Routing number (ABA)

Using a US bank account to send or receive a domestic or international wire transfer? Make sure your payment arrives by using the right routing number.

What is a routing number?

In the US, banks and other financial institutions use routing numbers to identify themselves. They're made up of 9 digits, and sometimes called routing transit numbers, ABA routing numbers, or RTNs.

The Federal Reserve Banks need routing numbers to process Fedwire funds transfers. The ACH network also needs them to process electronic funds transfers – like direct deposits and bill payments.

Select your bank

Routing numbers are unique for each bank. Find the right one by selecting the correct bank from this table.
Bank

America First

Bank of America

BECU

Capital One

Chase Bank

Citibank

Navy Federal

PNC

RBFCU (Randolph-Brooks Federal Credit Union)

SECU

Suntrust

TD Bank

USAA

U.S. Bank

Wells Fargo

What are routing numbers used for?

Banks use routing numbers for all sorts of financial transactions. You might need one if you want to do any of the following:

  • Set up a direct deposit, or pay bills automatically from your US bank account
  • Have payments like a salary or pension deposited into your account
  • Pay in a check
  • Make a wire transfer or ACH payment to someone in the US
Are all routing numbers the same?

Which routing number should you use?

Banks use different routing numbers for different types of transactions. For this reason, the routing number printed on your checks might not be the same number you need for an ACH transfer, or direct debit.

If you’re not sure which routing number you’ll need for a particular transfer type, you should check with your bank beforehand. Using the wrong number can lead to delays in processing the transfer.

Where to find a routing number on a check

Here’s where to look for your routing number on any check issued by your bank.

Where to find a routing number on a check
Good news: there are lots of ways to find your ABA routing number.

How to find your routing number online

Here are some of the ways to find your number online:

  1. On this website – We've listed routing numbers for some of the biggest banks in the US.
  2. Online banking – You’ll be able to get your bank's routing number by logging into online banking.
  3. Check or statement – bank-issued check or bank statement.
  4. Fedwire – You can look up your routing number on the official website of the Federal Reserve.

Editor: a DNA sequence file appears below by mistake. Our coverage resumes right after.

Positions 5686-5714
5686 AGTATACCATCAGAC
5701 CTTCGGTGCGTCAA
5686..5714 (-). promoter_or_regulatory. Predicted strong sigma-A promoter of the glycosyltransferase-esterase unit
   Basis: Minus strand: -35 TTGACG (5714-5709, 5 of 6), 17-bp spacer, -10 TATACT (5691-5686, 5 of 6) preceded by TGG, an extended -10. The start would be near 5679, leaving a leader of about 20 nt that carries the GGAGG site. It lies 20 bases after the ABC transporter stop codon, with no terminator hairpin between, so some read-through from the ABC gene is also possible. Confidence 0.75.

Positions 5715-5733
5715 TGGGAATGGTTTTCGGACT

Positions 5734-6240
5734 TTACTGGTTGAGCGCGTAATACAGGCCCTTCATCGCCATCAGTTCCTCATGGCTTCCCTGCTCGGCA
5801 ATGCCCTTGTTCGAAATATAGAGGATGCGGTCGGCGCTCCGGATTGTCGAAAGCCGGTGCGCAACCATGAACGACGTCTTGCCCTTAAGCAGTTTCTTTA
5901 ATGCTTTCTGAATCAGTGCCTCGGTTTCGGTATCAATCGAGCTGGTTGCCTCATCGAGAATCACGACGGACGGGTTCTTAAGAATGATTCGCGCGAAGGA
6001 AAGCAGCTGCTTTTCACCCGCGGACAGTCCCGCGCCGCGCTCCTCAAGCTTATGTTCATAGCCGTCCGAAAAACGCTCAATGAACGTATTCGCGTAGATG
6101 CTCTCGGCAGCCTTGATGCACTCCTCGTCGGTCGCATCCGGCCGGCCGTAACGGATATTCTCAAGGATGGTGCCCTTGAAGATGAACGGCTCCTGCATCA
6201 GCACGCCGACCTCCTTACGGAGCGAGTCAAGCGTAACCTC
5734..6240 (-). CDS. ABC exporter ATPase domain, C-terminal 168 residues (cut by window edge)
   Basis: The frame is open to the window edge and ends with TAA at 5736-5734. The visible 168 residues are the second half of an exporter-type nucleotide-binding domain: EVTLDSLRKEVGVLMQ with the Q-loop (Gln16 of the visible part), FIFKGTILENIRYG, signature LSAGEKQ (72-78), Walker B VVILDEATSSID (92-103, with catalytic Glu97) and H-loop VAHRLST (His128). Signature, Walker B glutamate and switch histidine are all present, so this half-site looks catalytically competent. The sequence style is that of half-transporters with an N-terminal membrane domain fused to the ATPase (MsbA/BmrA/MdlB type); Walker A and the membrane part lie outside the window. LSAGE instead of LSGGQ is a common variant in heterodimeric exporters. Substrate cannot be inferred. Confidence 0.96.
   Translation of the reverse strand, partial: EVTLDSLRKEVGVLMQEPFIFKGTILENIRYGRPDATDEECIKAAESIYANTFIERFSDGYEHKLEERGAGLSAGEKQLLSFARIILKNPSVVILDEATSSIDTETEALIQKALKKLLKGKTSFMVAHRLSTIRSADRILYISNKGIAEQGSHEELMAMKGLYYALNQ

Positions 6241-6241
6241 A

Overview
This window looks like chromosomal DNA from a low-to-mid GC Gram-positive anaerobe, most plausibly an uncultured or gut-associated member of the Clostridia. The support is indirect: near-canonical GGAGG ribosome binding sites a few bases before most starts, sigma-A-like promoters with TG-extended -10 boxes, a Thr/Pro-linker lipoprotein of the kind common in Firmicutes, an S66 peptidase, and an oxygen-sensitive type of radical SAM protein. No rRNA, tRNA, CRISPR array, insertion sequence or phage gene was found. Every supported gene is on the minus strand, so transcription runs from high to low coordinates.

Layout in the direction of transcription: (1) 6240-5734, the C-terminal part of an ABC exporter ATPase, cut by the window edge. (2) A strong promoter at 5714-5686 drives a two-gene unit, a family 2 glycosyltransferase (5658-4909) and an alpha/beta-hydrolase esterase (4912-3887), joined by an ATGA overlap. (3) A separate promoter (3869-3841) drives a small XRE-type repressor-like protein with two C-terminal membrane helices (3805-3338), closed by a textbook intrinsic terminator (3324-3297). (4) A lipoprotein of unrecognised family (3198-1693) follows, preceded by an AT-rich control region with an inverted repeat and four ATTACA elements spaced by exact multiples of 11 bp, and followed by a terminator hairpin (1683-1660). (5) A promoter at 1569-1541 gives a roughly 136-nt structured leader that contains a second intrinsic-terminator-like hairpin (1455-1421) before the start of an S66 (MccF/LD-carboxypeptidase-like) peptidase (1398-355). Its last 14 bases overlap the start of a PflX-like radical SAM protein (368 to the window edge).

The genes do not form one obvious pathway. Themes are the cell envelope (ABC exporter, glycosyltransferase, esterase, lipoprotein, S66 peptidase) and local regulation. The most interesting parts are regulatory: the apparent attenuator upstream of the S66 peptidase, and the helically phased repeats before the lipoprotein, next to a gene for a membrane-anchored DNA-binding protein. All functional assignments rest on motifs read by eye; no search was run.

To make sure the bank can process your payment securely and quickly, you should always check routing numbers – including numbers on this page – with your bank or your recipient.

Banks love confusing financial jargon. Here’s a simple explanation.

Routing numbers, SWIFT codes, BIC and IBANs – what’s the difference?

You’ll need a few details to send or receive a wire transfer – either here in the US or internationally.

Routing numbers help identify banks when processing domestic ACH payments or wire transfers. But only in the United States. You don't need one to make a payment to your friend in France, for example.

SWIFT codes, like routing numbers, also identify banks and financial institutions. This time for international payments. They're sometimes known as BIC codes.

IBANs (international bank account numbers) identify individual bank accounts. They're issued by many banks in Europe, but banks elsewhere in the world are starting to adopt them as well.

There's a cheaper way to send money abroad

Sending domestic payments with your bank can be easy enough. But international transfers are a different story. Thanks to high SWIFT and cross-border fees, they can be very expensive and time-consuming.

To get the best deal, it pays to look for specialist services. Many of which take a new approach, and skip the usual costs of sending money around the world.

Try TransferWise for fast, secure and cheap cross-border payments. All over the world.

It’s time to leave your bank behind.

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